A few years ago, I took the shell of a Commodore 64, added a very slim PC motherboard, a custom keyboard interface, did a spot of re cabling , had an afternoon with a Dremel and made myself a rather fun little retro PC. You can read about the details of this project over in the ‘Commodore C64 ITX PC’ category on the right hand side.
Any-ho, after I’d had my fun with it, the motherboard was reused on another project and the empty C64 shell was put away until a rainy day. Well it’s not raining today, but whilst I await delivery of that ‘Oric’ themed keyboard to I thought, as a quick keyboard fix to use on my Raspberry Pi , why not use the C64 shell again and make myself a Commodore 64 Retro Pi…thingie.
Here’s the breadbin C64 case and keyboard all ready to go.
My first job is to install the keyboard interface and for this I’ll be reusing the Keyrah board I’d previously used on my C64 PC and ‘Atar-berry’ projects. In a nutshell, the Keyrah provides a way of connecting keyboards from the Commodore 64, Vic 20, C16, Plus/4, C128, and Amiga 600 computers and converts them into a standard USB PC keyboard. The Keyrah also has two 9-pin D-Sockets so you can connect those vintage joysticks to complete the retro experience.
I’m using the discontinued V1 board, the new V2 board is multi regional and also supports Amiga 1200 keyboards – For further details and ordering information, head on over to – http://www.vesalia.de/
The Keyrah is designed to fit in the top left corner so that you can use the original port facia on the C64 (and Vic20). I’ve connected the C64 keyboard cable to the correct set of header pins and have also connected the Power LED which will function as a keymap indicator….plus, it looks cool to have it lit too!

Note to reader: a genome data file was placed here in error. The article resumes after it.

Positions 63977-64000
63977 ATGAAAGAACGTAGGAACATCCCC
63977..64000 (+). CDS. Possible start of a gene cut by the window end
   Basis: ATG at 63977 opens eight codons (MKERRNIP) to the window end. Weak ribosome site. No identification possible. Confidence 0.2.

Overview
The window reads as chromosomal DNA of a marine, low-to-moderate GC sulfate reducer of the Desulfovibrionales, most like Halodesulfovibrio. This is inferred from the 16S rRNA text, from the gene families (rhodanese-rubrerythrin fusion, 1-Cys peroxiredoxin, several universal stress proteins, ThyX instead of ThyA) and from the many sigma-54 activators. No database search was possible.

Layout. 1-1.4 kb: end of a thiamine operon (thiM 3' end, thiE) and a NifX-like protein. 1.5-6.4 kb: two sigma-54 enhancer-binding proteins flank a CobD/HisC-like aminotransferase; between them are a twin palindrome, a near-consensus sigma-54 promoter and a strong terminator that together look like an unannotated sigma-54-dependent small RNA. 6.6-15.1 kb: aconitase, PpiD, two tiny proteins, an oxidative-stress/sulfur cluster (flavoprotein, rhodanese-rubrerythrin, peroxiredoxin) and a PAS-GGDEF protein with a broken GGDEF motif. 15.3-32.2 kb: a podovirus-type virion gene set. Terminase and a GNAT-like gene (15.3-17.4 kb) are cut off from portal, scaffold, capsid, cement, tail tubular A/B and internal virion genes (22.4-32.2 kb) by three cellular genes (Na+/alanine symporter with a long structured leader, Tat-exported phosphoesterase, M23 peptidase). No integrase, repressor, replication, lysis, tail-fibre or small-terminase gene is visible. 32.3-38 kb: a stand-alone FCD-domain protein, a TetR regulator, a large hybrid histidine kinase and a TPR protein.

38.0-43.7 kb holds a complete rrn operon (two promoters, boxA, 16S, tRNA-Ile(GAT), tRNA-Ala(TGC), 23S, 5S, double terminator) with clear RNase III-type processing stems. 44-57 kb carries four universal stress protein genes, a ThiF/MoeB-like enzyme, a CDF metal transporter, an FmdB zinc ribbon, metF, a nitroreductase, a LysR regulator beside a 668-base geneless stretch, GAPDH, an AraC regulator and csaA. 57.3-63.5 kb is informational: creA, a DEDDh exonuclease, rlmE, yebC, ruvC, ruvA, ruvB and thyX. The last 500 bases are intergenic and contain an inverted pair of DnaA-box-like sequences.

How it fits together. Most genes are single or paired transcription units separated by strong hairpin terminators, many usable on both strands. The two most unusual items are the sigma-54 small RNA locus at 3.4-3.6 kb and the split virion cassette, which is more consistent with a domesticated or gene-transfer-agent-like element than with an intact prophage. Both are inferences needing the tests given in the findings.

Hehe, i remember on the C64 PC project, trying to figure out how to best position the motherboard and making various dremel cuts here and there to make it fit. No problems with the tiny dimensions of the Raspberry Pi. I could fit a whole army of them in here.
That’s about it really. All that was left to do was to hook up the usual cables to the Raspberry Pi and connect the Keyrah board to the Pi with a USB cable – you can do this either externally using a standard A to B USB cable, or for a much neater internal job, make a DIY header cable – one end (for the Pi) should be a standard USB plug and the other end (for the Keyrah) should terminate into a four pin block and attached to the header pins on the Keyrah.
For the operating system I thought I’d check out Chameleon Pi – http://chameleon.enging.com/ which not only is preconfigured with a great C64 emulator, but there’s a whole bunch of other emulators too.
I’ve downloaded the O/S image (ver 3.2), written to an SD card (via Win32DiskImager) and booting my…..hmm, what to call it>?
Commodore Pi….Raspberdore 64….RP64?
Before I start messing around with the emulators, there’s a few house keeping chores to do first, like expanding the ‘rom’ folders, setting the correct overscan for my TV and making a coffee.
Copying game images over to the Pi has been simplified even more so with ChameleonPI. Sure, you can still do it via SSH of FTP if you want to, but for ease, just browse to the built in samba share by typing the Pi’s IP address into Windows Explorer and you get a familiar view of folders that you can drag/drop games into. Hmm, even though there’s no Amiga emulator in this particular build, it’s interesting to see that there’s a folder called Amiga. Maybe a hint of a future inclusion?
Right, lefts try one of……hehe, the default screen saver has just activated – C64 Blue screen of death 🙂
The first emulator I wanted to try was the C64 (VICE) of course, however on launching it, I couldn’t access the options menu because by default key to access these you need to press F12, which sadly isn’t supported on the Keyrah. No matter though, to reconfigure I temporary connected a standard PC keyboard, pressed F12 to access the menu and changed the emulators UI keys to something else. Once done (i remapped to F1) I reconnect the Keyrah and can now access the options.
Woo, so many options to play around with.
I found that once you got the options set the way you like them (including joystick mappings, video and sound…which incidentally, at the default 44100hz its a little distorted and much better on 22050hz) you can save these out as default.
I copied over the superb C64 game Knight & Grail and loaded on the emulator. It appears to run perfectly but you can also have the pop up status box to see what kind of FPS you’re getting.
Right, what other emulators to try…??
(Darth Vader) Noooooooooooooooooooo!